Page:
ROME (AP) _ The government Saturday ordered a reduction in the number of Libyan diplomats in Italy and said it might cut back on its own diplomatic mission in Libya.

A Foreign Ministry spokesman told The Associated Press the measure would cut by 10 the number of Libyan diplomats, to a total of 36 at the embassy in Rome and consulates in Milan and Palermo.

The spokesman, speaking on condition of anonymity, also said the remaining Libyan diplomats would need special permission to travel outside the area where they are accredited.

Premier Bettino Craxi was quoted by Italian news agencies as saying the measures were ''completely justified.''

''They were taken after a thorough examination and in conjunction with the decisions made along with the other European nations,'' he said after he and French Premier Jacques Chirac met and discussed terrorism and other issues.

''The examination of the issue continues and one cannot exclude that other measures might have to be taken,'' Craxi said, but did not elaborate.

A ministry statement said Libyan Ambassador Abdul-Rahman Shalgam was summoned and told of the new order. A spokesman for the Libyan Embassy in Rome, who refused to give his name, said, ''It is too early to comment now.''

The Italian news agency ANSA quoted unidentified government sources as saying Italy did not ask specific diplomats to leave, but left it up to Libya.

The ministry spokesman said they would be expected to leave within a few days.

The government said the move was in line with a decision Monday by ministers of the 12 Common Market nations to impose diplomatic sanctions on Libya because of its alleged involvement in international terrorism.

It said Italy was studying possible reductions of its diplomatic staff in Libya, which now numbers several dozen. Italy also represents British and Irish interests through its embassy in Tripoli, the Libyan capital, and consulate in Benghazi.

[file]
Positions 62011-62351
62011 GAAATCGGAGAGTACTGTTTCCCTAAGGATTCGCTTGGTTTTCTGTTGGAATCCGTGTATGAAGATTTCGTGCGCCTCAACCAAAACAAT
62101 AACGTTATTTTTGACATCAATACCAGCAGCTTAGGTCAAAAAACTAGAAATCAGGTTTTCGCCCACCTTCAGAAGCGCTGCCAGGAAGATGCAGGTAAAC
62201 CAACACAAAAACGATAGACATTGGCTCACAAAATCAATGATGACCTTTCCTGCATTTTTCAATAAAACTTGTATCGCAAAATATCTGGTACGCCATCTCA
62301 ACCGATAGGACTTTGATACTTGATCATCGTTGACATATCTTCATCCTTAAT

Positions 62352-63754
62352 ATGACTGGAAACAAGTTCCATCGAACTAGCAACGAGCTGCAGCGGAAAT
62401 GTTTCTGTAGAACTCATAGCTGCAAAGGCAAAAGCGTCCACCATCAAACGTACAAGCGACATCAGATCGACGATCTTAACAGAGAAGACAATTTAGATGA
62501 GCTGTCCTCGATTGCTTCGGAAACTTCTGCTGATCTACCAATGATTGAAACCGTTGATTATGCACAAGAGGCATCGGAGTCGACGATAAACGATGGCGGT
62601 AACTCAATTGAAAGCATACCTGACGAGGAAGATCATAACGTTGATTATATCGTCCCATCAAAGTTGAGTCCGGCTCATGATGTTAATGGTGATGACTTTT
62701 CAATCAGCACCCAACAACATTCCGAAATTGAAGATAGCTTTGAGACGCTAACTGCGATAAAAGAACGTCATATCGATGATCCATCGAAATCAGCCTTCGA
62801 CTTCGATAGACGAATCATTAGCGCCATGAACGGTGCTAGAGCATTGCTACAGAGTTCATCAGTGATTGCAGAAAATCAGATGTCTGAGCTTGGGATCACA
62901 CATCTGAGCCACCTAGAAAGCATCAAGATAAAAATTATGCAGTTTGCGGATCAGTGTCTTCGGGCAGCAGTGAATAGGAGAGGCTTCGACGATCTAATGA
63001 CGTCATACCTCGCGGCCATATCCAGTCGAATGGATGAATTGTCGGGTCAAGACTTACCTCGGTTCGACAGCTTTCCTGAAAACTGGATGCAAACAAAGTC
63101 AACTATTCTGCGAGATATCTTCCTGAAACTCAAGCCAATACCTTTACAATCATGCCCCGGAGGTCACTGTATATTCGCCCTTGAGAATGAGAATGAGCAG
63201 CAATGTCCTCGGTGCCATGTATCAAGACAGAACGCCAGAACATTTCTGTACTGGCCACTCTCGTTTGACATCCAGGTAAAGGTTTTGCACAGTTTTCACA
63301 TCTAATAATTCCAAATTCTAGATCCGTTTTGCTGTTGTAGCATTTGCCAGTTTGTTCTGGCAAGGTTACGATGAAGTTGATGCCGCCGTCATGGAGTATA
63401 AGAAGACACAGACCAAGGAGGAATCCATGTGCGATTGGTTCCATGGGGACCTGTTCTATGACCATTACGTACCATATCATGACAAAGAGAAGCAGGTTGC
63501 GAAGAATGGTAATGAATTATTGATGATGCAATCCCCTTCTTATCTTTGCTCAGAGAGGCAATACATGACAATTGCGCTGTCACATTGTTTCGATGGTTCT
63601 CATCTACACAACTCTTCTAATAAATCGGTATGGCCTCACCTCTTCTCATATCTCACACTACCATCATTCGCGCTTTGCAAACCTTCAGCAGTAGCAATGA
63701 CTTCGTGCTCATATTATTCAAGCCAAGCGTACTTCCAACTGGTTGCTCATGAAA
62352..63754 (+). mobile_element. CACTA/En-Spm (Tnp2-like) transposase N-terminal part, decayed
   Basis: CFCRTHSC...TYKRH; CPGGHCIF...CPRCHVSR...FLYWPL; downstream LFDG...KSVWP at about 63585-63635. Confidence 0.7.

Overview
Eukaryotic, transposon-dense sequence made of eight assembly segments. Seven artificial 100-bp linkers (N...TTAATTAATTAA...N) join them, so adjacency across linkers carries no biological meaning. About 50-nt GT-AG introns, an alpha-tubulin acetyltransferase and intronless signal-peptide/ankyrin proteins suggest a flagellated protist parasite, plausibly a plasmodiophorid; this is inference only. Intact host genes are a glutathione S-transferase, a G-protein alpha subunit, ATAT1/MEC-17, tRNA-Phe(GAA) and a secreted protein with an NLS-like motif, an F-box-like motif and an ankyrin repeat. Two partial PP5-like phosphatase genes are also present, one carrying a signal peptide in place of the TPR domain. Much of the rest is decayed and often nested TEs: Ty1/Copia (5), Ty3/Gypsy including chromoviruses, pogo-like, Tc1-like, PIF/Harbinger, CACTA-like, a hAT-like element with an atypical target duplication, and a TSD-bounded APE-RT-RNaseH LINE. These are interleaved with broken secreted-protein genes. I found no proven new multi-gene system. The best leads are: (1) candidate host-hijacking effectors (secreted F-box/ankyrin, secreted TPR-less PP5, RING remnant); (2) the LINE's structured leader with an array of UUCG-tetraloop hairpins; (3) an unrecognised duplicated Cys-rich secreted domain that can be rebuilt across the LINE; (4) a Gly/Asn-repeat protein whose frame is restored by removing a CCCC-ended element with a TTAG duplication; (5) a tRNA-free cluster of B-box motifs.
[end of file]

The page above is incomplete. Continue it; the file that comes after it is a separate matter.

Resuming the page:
Rome also renewed its pledge to bar from Italy any Libyans expelled from other European nations for alleged terrorist activities.

The Foreign Ministry statement said there would be ''stricter surveillance'' of the use of diplomatic immunity and diplomatic pouches by all nations suspected of involvement in international terrorism. It did not elaborate.

West Germany, France, Spain, Belgium, Denmark, the Netherlands and Luxembourg all announced plans this week to order out Libyan diplomats. Portugal said it would closely monitor the activities of Libyan diplomats in Lisbon.

There are no Libyan diplomats in Ireland, and Britain broke off relations with Libya in 1984. Greece is the only Common Market nation that has refused to join the measures.

A former Libyan embassy clerk, Arebi Mohammed Fituri, was arrested in Italy last week on charges of illegal arms possession in an alleged plot to kill U.S. Ambassador Maxwell Rabb.

Authorities said Fituri and another former Libyan diplomat, Mussbah Mahmud Werfalli, allegedly furnished a pistol to a third Libyan last year to attack the ambassadors from the United States, Saudi Arabia and Egypt. Werfalli is currently being sought on charges of illegal arms possession.

The third man, Rageb Hommouda Daghugh, was arrested last year after Italian investigators said they uncovered the purported plot.